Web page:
Health Effects of Workers' Home Contamination
Workers who take home toxic substances and infectious diseases can pose a significant risk to their households and other family members. These workers may come into contact with harmful chemicals, pesticides, and other pollutants on the job. Without proper precautions, they can bring these toxins into their homes and expose their loved ones to dangerous health hazards.
One example is farmworkers who may come into contact with pesticides while working in the fields. These pesticides can stick to their clothing, skin, and hair, and if they do not take proper precautions, they can bring these toxins into their homes and expose their families to the same dangers they face on the job. Similarly, healthcare workers may be at risk of taking home infectious diseases, such as COVID-19, if they do not take proper precautions to protect themselves and others while on the job.
To mitigate this risk, employers need to provide workers with the necessary training and equipment to safely handle and dispose of toxic substances and guard against infectious diseases. This may include providing personal protective equipment, such as gloves, masks, and gowns, as well as training on proper hygiene and decontamination protocols.
Workers must first be notified by their employers and the product manufacturers of the toxic nature of the substances they work with. Workers should also be responsible for protecting their households and families by following safety protocols, such as showering and changing clothing before returning home and properly disposing of contaminated clothing and equipment. It is also important for workers to be aware of the potential health hazards of their job and to communicate with their family members about the potential risks and how to minimize them.
Workers who take home toxic substances and infectious diseases can pose a significant risk to their households and other family members. Employers need to provide workers with the necessary training and equipment to handle and dispose of these hazards safely and for workers to take personal responsibility for protecting their loved ones. With proper precautions and awareness, we can minimize the risk of exposure and protect the health and safety of workers and their families.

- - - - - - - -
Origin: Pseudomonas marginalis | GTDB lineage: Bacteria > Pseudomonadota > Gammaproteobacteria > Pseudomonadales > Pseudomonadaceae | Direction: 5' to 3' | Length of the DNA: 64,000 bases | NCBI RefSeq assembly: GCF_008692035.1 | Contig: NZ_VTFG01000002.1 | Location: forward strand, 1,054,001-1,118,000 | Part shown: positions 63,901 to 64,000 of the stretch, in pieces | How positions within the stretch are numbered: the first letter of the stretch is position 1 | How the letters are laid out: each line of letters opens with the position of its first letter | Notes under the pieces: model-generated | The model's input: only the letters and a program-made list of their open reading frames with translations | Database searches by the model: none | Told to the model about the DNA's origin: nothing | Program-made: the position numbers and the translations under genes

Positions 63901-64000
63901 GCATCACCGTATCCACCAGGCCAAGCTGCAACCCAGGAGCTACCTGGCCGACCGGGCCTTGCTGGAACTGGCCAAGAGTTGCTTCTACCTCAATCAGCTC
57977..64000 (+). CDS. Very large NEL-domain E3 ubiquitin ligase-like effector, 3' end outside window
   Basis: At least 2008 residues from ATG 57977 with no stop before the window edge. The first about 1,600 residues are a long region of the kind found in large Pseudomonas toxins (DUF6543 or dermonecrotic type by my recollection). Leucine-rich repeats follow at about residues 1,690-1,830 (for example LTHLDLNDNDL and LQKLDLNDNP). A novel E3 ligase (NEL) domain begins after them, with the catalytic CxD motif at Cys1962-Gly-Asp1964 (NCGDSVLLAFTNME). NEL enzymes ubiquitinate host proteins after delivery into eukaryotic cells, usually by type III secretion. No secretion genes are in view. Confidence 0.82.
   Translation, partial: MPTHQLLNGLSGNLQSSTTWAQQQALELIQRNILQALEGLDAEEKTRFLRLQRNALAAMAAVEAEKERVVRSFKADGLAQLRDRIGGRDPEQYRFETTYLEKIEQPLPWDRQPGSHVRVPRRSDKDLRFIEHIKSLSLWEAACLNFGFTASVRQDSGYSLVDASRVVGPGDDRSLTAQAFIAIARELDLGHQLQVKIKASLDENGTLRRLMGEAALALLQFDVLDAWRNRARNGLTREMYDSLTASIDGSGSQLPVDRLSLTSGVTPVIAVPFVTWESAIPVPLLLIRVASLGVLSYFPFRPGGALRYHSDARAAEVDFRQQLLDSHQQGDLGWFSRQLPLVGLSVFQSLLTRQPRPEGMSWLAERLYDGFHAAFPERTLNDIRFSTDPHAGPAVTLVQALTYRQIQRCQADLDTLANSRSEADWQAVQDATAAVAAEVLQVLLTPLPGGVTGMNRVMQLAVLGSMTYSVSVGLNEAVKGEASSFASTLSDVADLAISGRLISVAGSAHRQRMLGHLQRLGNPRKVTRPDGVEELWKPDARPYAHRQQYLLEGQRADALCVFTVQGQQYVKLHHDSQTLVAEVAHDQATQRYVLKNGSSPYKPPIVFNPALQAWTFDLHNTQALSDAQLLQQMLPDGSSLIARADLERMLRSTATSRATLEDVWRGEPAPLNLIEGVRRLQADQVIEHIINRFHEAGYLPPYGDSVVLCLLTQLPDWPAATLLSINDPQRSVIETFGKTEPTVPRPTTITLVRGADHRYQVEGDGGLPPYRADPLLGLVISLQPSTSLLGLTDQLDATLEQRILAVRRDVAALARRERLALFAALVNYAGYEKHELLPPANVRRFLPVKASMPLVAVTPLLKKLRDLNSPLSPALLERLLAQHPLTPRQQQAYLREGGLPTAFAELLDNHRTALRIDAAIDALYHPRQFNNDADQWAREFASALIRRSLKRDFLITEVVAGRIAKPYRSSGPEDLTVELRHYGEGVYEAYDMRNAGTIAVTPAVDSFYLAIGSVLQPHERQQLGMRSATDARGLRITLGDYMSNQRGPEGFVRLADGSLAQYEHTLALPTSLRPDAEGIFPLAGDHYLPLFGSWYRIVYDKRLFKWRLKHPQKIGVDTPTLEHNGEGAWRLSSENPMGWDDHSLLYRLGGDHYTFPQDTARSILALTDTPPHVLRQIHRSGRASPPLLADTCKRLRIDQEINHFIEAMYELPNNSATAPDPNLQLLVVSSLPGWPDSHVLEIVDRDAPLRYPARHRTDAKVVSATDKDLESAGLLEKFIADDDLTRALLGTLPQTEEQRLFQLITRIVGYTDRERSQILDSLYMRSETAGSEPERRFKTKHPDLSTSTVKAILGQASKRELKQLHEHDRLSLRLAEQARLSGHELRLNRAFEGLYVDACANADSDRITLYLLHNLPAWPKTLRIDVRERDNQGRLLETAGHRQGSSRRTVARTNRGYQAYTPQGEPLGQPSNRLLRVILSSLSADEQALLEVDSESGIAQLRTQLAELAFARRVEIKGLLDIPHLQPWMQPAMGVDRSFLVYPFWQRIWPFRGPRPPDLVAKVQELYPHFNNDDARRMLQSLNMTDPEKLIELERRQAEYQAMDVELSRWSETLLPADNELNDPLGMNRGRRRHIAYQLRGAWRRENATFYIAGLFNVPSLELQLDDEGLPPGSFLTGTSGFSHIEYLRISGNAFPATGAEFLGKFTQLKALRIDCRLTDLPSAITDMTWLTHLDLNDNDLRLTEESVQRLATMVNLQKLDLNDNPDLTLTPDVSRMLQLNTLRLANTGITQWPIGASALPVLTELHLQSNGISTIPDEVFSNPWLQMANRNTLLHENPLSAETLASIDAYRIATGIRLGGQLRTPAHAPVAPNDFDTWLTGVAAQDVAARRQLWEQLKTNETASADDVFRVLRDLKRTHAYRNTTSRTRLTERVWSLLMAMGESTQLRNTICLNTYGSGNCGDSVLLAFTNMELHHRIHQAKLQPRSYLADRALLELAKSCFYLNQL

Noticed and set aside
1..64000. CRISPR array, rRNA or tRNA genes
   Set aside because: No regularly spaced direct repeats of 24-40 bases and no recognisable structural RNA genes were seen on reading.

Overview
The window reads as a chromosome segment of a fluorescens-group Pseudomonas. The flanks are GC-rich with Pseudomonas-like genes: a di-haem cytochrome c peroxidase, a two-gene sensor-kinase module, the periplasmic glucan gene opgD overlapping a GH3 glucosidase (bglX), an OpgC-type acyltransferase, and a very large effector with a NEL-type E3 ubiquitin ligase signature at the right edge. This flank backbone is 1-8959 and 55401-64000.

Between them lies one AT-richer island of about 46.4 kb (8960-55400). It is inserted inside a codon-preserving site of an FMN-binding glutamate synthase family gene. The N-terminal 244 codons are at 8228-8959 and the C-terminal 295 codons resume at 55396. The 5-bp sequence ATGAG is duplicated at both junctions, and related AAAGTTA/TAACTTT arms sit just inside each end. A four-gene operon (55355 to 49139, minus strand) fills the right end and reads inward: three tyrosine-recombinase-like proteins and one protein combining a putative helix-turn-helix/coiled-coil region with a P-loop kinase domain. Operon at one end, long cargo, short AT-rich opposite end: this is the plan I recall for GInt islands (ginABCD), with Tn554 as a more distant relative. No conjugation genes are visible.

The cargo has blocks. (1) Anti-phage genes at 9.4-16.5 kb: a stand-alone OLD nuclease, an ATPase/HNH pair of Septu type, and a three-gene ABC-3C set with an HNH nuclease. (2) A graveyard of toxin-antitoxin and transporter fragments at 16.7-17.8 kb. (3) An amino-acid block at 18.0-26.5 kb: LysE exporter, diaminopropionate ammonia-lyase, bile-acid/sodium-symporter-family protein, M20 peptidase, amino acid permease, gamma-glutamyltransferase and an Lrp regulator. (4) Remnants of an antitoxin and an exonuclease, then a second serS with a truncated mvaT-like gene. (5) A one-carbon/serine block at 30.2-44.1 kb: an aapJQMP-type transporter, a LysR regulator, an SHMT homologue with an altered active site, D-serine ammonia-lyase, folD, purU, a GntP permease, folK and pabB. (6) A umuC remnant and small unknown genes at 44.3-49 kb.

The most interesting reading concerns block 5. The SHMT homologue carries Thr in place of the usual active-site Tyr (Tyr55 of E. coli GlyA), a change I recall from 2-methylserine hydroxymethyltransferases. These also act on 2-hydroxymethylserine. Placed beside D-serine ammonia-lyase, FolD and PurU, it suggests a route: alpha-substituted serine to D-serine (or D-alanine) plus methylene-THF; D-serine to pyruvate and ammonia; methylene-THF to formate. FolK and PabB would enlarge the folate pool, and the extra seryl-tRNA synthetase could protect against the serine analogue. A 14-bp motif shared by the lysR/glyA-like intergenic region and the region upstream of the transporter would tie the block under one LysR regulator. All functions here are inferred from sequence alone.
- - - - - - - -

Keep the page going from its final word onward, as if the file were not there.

Workers can inadvertently carry hazardous materials home from work on their clothes, skin, hair, tools, and in their vehicles. As a result, families of these workers have been exposed to hazardous substances and have developed various health effects. Health effects have also occurred when the home and the workplace are not distinct -- such as on farms or in homes that involve cottage industries.
For some contaminants, there are other potential sources of home contamination, such as air and water pollution and deteriorating lead paint in the home. Only a few studies in the literature used epidemiologic methods to estimate the relative risks of health effects from the contaminant transported home by the worker independent of health risks due to other sources of the contaminant in the home.
Little is known of the full range of health effects or the extent to which they occur due to workers' home contamination. There are information systems to track illnesses and health conditions resulting from these circumstances. Many of the health effects among workers' family members described below were recognized because of their uniqueness, their clear relationship to workplace contaminants, or their serious nature.
CHRONIC BERYLLIUM DISEASE
This potentially fatal lung disease has occurred in families of workers exposed to beryllium in the nuclear and aviation industries and workplaces involved in producing beryllium and fluorescent lights and gyroscopes.
ASBESTOS-RELATED DISEASE: ASBESTOSIS, LUNG CANCER, AND MESOTHELIOMA